How Much Risk Should I Take When Investing?
Determine your ideal risk level in three easy steps.
If you are looking to invest, a top priority is determining how much risk to take. Risk might sound scary, especially if you are not a risk-taker elsewhere in life. But in investing, more risk generally means more return over the long run. So, you will need to take at least some risk, but you need to do it in an appropriate dose. Take too much and you might lose a massive amount of money right before you need it. Take too little and your money might not grow to the sum that you need.
You can determine your risk level using the three steps below.
Step 1: Establish your goals
First, determine, quantify, and prioritize your investment goals. This is necessary because different goals—like an emergency fund, retirement, or a down payment on a house or a car—have different time frames that require different risk levels.
Goal setting is more difficult than it may seem. It requires answering big questions like “When will I retire and how much yearly income will I need?” and “Should I buy a home, and if so, when and for how much?” You then have to prioritize these goals and allocate limited dollars to saving for them. These questions are hard to answer perfectly, so make your best estimate for each goal. (In the worst case, you go back and refine them later.)
Step 2: Assess your risk capacity to determine general risk allocation
Risk capacity helps you understand the optimal amount of risk you could take in order to maximize the chance that you reach your goal, depending on how far you are from that goal. If you are further away, you can handle the risk that your portfolio loses money for short periods. These bumps smooth out over time, and investors tend to earn a higher return for bearing more risk. In other words, high-risk-capacity investors (or investors with a long investing runway) want more risk to maximize their long-term return and their final sum. (Note that we can define risk in many ways, but we commonly use volatility, or how much an investment’s return varies around its average.)
What counts as a long time in investing? Generally, it is 10 or more years away, which makes retirement a prime example. Investors in their 20s and 30s are far away from retirement, so they can load up on risky investments like equities, which offer higher long-term returns but are prone to price volatility along the way. Target date funds can give you a helpful starting point for your allocation. For instance, if you are 40 years away from retirement, for example, you could target about 90% in stocks and 10% in bonds and cash, but these figures should shift as the portfolio becomes more conservative over time. Plus, you can fine-tune your exposure depending on how aggressive or conservative you want your portfolio while still staying within the recommended risk range (more on that in Step 3).
Meanwhile, short- and intermediate-term goals require less risk because your portfolio has less time to recover if the markets drop. So, you would own more bonds and cash when saving for a short-term goal, but the amounts vary greatly depending on your specific time horizon. If you are saving for a goal that is two or fewer years away, you should generally hold all cash. On the other hand, goals around 10 years away might include a small helping of stocks.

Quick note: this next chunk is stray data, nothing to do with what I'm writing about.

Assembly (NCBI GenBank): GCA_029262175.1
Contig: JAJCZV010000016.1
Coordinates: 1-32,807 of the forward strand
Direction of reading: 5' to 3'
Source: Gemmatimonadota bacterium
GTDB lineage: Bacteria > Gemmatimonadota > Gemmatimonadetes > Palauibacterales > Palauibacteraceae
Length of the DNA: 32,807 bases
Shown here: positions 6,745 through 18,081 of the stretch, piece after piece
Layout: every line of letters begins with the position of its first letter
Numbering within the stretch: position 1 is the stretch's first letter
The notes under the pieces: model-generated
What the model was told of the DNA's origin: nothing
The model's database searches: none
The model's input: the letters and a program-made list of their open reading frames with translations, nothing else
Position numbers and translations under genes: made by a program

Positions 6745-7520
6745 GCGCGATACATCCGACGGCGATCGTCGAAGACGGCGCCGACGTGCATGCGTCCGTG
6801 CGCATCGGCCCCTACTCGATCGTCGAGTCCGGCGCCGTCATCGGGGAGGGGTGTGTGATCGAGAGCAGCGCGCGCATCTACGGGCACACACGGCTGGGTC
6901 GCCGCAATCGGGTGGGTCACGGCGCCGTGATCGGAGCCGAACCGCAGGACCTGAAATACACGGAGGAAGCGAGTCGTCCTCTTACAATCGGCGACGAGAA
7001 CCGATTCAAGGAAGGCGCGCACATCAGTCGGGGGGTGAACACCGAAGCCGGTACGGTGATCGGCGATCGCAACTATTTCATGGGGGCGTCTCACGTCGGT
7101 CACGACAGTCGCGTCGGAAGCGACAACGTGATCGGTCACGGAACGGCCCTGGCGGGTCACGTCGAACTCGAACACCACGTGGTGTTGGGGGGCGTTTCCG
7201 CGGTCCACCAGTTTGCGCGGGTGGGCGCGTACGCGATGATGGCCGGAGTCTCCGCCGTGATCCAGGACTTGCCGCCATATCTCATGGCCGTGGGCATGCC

Bear in mind that there are no definitive rules here because everyone’s situation differs and no one knows how markets will perform. Therefore, you should pick an allocation that gives you a high likelihood of reaching your goal but also makes you feel comfortable.
Step 3: Tweak risk capacity (if relevant) based on risk tolerance
Your risk capacity should largely dictate your risk level, but you might also examine your risk tolerance, or how market swings make you feel. You might know short-term losses won’t ruin long-term returns, but how uncomfortable does a 40% portfolio decline make you feel? It is hard to know until the situation arises, but if you think it would make you uncomfortable, then you might have a lower risk tolerance.
Investors who do not consider their risk tolerance might harm themselves by adjusting a portfolio’s risk at the worst time. If a portfolio loses 40% of its value, a risk-averse investor might get so anxious that she swaps out stock holdings for bonds and cash. However, these adjustments can minimize how much of the eventual rebound her portfolio captures, decreasing the likelihood that the investor will reach her goal. But if the portfolio was less risky from the beginning and therefore declined by less—say 25%—an investor with a low risk tolerance might feel comfortable enough not to make any changes.
Note, though, that risk-tolerance adjustments need to be small. You are investing for a specific goal, so if your adjustments prevent you from earning a return needed to reach your goal, you’ve defeated goal-based investing’s purpose.
Instead of adjusting your stock or bond allocation, you could also fine-tune the stock and bond investments that you own. Investors with a high risk tolerance could consider a heavy helping of small-cap stocks, for instance.
© Morningstar 2020. All Rights Reserved. Used with permission.
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